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While cannabis may be readily available for most Canadians, many mobility-impaired medical patients suffer a lack of accessibility. Delivery service founder Kid Potter aims to fill that void, all while creating job opportunities for marginalized groups.

The company also is Vancouver, British Columbia's only all-female, queer-founded, cannabis delivery service.

There are about 479,000 documented medicinal cannabis patients in Canada, according to Statistics Canada's fourth quarter 2018 report. Many of these medical cannabis patients rely on their medicine to perform basic daily tasks: avoiding debilitating pain, migraines, and seizures.

After watching her cousin and best friend go through treatment for stage IV cancer, Potter realized that highly fatigued and mobility-impaired medical patients needed an accessible cannabis purchasing system.

“I saw how much these products helped them get through chemotherapy,” Potter explained, as medical cannabis helped both her cousin and best friend combat the ugly side-effects of chemotherapy — which greatly contributed to their quality of life during treatment.

Moved by the lack of purchasing accessibility, with a decade in the tech industry, Potter began to form what is now her Vancouver-based cannabis-delivery service Order Jane.

“Cannabis needs to be accessible to people who have disabilities, people who are battling illnesses, and people who have general mobility issues. We have tons of customers who thank us for giving them that relief without having to leave the house,”  Potter said.

Unlike Canada Post services, customers purchasing through Order Jane receive same-day delivery, with an estimated one- to two-hour wait. Customers may choose from a variety of premium cannabis flower, edibles, tinctures, vape pens, and cartridges, concentrates, topicals, accessories, and prerolls. Its wide range of products includes both THC and non-intoxicating cannabidiol (CBD) products.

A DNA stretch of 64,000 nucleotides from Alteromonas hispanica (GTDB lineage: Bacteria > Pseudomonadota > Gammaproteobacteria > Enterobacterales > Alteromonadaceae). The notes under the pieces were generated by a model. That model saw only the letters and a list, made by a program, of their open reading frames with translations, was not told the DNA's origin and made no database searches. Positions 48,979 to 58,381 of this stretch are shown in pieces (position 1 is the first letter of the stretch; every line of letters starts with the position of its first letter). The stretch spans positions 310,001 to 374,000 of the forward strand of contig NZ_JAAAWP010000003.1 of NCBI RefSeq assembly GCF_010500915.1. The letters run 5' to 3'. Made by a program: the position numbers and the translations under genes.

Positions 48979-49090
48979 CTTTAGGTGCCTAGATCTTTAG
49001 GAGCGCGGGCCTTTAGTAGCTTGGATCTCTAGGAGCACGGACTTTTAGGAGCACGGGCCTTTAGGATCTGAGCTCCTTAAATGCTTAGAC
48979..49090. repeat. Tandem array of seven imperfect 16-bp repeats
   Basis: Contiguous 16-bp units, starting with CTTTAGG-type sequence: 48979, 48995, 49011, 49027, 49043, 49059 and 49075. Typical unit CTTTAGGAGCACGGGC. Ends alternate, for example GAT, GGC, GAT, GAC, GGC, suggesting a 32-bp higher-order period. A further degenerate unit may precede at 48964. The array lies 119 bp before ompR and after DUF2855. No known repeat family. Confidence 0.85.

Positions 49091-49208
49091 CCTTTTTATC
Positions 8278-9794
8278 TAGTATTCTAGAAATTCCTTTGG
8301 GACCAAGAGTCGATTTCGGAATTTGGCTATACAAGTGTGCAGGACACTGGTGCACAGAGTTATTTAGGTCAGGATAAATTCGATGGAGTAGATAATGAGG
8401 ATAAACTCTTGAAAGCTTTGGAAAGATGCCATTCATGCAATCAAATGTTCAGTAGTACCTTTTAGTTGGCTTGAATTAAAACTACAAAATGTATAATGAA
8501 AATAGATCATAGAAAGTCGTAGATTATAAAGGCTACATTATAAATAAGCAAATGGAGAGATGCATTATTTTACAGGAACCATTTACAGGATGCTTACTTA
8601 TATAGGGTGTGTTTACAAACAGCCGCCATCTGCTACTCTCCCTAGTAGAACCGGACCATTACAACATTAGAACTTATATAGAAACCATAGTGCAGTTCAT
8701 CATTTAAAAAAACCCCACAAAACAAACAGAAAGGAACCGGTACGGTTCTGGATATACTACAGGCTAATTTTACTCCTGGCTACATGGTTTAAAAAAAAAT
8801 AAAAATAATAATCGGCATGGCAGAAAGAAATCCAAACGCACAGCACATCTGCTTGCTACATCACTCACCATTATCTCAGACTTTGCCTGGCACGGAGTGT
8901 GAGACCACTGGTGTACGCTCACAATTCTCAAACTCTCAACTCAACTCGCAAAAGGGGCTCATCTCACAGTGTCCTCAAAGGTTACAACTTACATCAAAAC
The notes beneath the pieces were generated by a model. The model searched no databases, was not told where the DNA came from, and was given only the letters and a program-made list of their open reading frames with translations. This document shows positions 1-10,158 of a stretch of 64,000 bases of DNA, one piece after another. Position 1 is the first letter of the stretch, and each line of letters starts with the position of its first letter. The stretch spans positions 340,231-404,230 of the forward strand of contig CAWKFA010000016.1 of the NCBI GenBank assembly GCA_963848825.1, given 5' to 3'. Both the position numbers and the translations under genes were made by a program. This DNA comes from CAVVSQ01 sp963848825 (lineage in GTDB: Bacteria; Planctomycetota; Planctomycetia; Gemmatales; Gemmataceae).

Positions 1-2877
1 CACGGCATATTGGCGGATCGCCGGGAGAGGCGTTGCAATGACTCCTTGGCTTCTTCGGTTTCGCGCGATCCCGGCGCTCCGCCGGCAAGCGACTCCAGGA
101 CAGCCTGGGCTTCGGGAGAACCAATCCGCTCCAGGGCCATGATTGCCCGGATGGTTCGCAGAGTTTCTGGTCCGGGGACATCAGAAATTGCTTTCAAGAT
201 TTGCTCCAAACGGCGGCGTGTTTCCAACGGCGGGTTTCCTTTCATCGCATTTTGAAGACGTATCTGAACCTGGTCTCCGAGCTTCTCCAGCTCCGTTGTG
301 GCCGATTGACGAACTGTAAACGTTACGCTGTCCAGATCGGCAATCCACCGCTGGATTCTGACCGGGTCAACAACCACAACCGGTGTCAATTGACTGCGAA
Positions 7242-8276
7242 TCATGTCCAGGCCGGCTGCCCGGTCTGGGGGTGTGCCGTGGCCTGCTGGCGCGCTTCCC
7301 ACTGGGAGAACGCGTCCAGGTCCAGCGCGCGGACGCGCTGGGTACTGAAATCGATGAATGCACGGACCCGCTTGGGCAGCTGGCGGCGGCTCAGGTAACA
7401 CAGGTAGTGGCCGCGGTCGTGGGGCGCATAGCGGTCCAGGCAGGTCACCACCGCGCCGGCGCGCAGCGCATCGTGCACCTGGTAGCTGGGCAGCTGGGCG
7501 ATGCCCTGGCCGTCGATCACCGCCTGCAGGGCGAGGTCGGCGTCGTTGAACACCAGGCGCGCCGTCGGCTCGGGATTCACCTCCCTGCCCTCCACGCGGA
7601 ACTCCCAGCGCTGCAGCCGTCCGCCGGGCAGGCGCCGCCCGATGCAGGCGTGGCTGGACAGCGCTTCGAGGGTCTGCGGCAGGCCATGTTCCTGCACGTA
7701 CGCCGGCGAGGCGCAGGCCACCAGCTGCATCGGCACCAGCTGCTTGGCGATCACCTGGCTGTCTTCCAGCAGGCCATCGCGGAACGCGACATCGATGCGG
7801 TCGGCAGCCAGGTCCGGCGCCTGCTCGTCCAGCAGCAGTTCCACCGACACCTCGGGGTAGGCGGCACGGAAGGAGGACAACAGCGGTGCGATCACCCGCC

After completing an order through the company's website, customers are able to track their driver in real time by a text message link.

“It's like tracking an Uber,”  Potter explained.

Visually impaired customers may place orders by using the voice function on their phone to either call or text the company, empowering customers who may otherwise be reliant on a loved one or health-care assistant.

While Order Jane may have emerged because of flaws in accessibility, Potter explained that customers are choosing her discrete ordering system for a number of reasons.

“[Customers won't] be spotted in a dispensary, or whatever it is that is preventing them from purchasing, because of that stigma,” Potter said. Order Jane's system is door-to-door and completely confidential.

Promoting safe driving, Potter said she hopes her easy ordering system and quick order turnaround also will keep those already impaired off the roads, combating the widespread concern of intoxicated drivers.

Potter's main aims are to provide customers with access to premium products, a stress-free system that enables patients to purchase with ease, and respect customers' confidentiality.

“Being a queer woman founder, diversity in my team is just as important as the [marginalized] consumers we are targeting,” she said.

While Potter said the cannabis industry is mainly dominated by cisgender males (men who identify as their birth sex), she added that the budding industry offers her many advantages.

“It's only ever made me louder,” she said, in regard to the lack of diversity that she has experienced in other industries.

“Because the industry is so new, it's actually growing in a time where people really value diversity more than ever. That is the huge benefit this industry has, over other industries,” she said.

With future plans to include other members of marginalized groups, Order Jane sets a precedent for the industry to expand its standards of ethics.

“Eventually, I would want to get to a point where all of my live-chat agents are people who are hard of hearing […]. I really do value diversity in my company, and in my previous companies as well. I think this is a really awesome space for queer people and people of minorities, in general, to move into early, so we can avoid the lack of diversity the technology industry holds.”

 

This article is republished from Daily Hive under a content syndication agreement. Read the original article here.

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